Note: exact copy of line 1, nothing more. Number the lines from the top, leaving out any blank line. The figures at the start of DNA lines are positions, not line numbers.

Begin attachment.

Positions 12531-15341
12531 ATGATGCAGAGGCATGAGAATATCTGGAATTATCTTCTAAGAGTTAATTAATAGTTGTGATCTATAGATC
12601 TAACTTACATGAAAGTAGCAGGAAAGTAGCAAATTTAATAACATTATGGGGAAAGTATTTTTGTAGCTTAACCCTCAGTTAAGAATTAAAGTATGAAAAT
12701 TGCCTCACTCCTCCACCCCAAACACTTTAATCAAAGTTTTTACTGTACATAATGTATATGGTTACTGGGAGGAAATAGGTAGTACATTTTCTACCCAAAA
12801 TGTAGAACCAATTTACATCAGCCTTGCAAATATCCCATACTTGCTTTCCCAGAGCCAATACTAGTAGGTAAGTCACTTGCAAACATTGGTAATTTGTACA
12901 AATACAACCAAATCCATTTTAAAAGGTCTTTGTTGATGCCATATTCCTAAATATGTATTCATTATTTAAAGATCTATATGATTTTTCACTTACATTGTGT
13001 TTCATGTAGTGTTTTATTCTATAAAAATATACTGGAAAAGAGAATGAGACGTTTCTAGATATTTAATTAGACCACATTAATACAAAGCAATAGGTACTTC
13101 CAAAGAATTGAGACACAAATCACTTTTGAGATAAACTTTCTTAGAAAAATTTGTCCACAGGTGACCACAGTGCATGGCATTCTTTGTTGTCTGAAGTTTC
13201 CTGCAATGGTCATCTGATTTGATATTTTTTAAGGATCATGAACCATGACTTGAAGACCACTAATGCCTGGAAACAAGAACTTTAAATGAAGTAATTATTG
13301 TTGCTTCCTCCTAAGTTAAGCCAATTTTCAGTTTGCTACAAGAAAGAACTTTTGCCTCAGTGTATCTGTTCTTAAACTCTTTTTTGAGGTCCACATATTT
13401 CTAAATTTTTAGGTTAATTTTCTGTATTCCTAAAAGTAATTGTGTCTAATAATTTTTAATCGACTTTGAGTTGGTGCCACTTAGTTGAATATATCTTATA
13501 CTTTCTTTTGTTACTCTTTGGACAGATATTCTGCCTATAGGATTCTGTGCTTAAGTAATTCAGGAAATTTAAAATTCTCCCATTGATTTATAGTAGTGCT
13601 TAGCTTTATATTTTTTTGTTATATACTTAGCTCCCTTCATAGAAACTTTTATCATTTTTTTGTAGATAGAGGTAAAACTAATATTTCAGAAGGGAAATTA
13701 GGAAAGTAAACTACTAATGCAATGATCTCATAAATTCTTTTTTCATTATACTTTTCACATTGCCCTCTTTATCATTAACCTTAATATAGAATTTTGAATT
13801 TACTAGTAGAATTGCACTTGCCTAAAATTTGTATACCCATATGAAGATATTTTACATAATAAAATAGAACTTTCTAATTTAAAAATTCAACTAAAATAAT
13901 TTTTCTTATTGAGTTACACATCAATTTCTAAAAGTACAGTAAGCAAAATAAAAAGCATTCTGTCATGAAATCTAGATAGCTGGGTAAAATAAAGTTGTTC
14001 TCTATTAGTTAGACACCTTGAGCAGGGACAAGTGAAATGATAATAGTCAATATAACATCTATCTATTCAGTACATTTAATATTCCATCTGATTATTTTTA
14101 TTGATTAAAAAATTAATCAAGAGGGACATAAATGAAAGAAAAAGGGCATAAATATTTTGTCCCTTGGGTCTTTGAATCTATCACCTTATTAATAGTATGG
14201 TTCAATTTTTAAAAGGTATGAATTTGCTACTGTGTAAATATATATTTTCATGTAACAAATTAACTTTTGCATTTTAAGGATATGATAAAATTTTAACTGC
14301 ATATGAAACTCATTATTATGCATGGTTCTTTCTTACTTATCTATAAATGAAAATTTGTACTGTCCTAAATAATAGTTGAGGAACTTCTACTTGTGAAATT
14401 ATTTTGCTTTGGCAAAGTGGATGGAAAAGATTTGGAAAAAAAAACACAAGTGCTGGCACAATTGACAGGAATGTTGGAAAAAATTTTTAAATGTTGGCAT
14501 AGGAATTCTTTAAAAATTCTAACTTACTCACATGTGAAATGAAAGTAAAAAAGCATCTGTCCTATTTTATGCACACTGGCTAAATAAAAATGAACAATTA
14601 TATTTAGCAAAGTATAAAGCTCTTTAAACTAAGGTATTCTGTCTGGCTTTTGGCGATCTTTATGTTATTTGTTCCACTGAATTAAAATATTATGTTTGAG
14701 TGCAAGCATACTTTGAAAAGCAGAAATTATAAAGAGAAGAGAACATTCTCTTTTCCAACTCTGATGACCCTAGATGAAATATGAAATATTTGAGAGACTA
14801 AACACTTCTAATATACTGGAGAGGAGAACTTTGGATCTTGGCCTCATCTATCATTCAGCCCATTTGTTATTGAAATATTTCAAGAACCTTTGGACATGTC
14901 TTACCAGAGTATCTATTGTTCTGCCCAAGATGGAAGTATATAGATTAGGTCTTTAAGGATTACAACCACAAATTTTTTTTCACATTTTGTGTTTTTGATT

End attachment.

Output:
Positions 12531-15341